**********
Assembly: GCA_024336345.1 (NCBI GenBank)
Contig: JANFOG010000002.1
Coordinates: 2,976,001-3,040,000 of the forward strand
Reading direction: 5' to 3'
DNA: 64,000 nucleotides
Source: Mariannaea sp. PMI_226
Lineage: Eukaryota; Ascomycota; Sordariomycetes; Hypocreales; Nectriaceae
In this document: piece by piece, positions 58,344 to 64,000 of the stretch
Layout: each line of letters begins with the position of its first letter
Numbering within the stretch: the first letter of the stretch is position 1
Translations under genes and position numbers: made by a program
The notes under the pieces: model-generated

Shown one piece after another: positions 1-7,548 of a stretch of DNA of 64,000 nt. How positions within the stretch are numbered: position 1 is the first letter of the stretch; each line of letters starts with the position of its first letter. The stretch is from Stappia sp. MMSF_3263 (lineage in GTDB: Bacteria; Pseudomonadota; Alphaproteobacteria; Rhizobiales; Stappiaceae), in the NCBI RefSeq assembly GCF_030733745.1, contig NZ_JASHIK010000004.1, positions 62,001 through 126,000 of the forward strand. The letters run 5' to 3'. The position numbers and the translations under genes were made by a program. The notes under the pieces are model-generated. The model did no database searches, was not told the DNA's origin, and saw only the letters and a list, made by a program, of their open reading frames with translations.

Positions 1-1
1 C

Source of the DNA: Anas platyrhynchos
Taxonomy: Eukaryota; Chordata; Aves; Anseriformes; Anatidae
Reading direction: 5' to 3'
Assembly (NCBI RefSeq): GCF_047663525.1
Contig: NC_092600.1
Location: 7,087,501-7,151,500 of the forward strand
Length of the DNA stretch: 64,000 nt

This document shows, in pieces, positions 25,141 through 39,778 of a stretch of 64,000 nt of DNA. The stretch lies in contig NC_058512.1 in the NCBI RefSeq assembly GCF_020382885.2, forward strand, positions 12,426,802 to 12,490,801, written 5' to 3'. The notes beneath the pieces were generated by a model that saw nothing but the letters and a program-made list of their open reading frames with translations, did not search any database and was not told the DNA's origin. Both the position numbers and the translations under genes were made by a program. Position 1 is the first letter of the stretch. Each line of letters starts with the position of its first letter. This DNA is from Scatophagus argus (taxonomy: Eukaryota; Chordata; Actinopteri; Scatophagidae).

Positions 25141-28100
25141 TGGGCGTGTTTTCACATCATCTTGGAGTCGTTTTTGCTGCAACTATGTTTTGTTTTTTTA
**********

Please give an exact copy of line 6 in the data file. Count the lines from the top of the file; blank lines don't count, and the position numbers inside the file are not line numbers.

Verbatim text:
Source: Mariannaea sp. PMI_226